Grinderman unleashes sonic assault at Music Box


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There’s visceral, and then there is Grinderman, the unhinged side of Nick Cave and three of his Bad Seeds, who on Tuesday night at the Music Box roared with force of five teenage metal-core bands.

For 75 minutes, Cave and his hirsute handymen Warren Ellis, Martyn Casey and Jim Sclavunos mounted an aural assault so ferocious it bordered on spectacle. It was garage blues colliding with screamo, delivered from the apparent restlessness of middle age, as the 53-year-old Australian conducted music that removes all governors from primal urges.

You could be put on a watchlist for what a lot of the music on the two Grinderman albums suggests – or comes right out and says – but coming from Cave, who honed his dark aesthetic in the Birthday Party in the early 1980s and then with the Bad Seeds, it somehow transcends euphemism.

The show began with “Mickey Mouse and the Goodbye Man” and its lyric “Woke up this morning and thought, ‘Baby what am I doing here'” – a cliche in virtually anybody else’s hands – but on top of his band’s blunt-force riffs it served as an existential question. What is he doing here? What are we doing here?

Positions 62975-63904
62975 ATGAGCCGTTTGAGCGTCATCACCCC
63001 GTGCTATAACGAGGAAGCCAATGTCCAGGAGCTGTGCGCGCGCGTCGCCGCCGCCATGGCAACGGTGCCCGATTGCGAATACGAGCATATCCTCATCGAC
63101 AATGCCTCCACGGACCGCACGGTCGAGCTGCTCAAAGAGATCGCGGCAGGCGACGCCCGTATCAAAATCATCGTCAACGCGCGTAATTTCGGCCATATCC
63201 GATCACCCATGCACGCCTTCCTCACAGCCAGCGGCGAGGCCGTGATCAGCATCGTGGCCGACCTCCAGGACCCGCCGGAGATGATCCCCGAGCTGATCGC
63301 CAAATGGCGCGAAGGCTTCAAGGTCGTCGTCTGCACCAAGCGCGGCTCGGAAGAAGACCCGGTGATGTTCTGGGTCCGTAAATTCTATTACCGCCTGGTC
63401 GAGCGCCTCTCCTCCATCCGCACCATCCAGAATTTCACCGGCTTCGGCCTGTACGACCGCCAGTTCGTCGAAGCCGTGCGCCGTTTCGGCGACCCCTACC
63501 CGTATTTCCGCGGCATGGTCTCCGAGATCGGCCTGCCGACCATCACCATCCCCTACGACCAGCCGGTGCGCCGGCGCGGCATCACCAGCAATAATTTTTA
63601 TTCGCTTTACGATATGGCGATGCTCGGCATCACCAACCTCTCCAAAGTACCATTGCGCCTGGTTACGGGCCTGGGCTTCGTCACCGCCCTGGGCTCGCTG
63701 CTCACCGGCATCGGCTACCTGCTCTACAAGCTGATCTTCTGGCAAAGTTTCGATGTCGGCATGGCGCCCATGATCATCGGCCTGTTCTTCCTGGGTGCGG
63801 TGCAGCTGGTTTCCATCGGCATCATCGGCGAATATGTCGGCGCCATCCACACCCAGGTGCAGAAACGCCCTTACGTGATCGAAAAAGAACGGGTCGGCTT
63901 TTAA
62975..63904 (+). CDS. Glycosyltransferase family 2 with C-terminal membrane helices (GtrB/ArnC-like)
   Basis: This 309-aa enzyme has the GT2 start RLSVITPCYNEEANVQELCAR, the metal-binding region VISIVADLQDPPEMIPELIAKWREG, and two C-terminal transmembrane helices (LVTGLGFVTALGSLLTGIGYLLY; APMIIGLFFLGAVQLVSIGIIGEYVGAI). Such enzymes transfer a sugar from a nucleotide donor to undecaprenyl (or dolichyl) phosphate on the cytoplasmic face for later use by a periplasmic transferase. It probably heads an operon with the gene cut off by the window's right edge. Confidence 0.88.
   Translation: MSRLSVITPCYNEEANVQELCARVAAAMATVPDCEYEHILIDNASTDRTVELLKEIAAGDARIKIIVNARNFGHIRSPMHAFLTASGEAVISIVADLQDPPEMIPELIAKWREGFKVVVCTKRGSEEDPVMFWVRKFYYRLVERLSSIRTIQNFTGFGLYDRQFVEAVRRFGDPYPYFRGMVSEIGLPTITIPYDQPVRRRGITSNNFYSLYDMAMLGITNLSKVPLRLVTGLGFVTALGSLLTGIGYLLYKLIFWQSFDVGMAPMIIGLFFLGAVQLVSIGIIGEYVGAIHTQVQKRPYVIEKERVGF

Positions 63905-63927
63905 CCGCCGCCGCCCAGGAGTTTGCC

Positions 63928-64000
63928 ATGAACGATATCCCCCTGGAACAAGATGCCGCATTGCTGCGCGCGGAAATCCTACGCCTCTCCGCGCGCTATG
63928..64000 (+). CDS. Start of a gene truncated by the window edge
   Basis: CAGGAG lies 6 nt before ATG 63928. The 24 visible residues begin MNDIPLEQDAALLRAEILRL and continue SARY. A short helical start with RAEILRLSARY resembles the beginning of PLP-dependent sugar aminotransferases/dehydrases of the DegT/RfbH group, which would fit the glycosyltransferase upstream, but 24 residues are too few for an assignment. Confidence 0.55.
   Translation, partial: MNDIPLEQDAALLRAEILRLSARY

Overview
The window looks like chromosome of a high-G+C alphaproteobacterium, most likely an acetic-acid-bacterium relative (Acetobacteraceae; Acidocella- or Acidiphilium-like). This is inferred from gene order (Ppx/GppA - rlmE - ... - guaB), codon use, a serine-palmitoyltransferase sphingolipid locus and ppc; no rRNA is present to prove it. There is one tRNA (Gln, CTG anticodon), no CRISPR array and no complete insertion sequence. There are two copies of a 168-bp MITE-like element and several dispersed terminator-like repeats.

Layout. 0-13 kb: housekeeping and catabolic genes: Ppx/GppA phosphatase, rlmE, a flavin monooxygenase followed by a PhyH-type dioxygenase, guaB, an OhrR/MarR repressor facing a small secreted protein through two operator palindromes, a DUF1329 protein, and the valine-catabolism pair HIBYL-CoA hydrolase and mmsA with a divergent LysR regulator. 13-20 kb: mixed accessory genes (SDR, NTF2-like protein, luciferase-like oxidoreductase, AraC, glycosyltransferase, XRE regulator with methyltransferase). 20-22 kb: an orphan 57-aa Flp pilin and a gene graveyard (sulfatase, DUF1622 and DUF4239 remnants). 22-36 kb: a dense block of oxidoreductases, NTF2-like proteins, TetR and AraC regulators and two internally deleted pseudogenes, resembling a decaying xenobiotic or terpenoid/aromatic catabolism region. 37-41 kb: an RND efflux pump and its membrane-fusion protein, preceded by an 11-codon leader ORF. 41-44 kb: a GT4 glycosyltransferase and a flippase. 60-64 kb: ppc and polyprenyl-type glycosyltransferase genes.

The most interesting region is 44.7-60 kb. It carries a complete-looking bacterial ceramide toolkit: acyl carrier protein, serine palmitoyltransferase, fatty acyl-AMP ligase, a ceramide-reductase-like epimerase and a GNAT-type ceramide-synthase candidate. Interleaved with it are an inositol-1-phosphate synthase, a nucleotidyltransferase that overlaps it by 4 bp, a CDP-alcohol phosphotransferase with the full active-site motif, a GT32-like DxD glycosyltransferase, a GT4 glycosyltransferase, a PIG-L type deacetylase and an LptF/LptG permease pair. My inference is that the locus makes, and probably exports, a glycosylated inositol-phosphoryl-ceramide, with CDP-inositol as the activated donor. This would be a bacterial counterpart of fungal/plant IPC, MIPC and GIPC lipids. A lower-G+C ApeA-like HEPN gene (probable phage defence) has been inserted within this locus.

After “Worm Tamer,” “Get It On,” “Heathen Child” and then the song this band ought to make its theme when it’s finally anointed the house band for Hades, “Evil,” it became clear: We are here to acknowledge that which we deny. Or at least blot out, thanks to alcohol and empty sex and fetishes for costumed pop stars.

Except for a tender breather or two, Cave’s band played Slaughterhouse 4 the whole night, topping out on the lupine “Kitchenette” – which made you think this is the kind of band the late Sam Kinison could have fronted – and “No Pussy Blues,” in which Cave repeats, “I must above all things love myself.”

It’s good advice, sure, made all the more alluring by the fact that a 53-year-old man sounded like he was trying to talk himself into the notion. Because when you’re going for it, when the sonic throwdown and everything it implies are at their peak, there’s nothing sexier than a little doubt.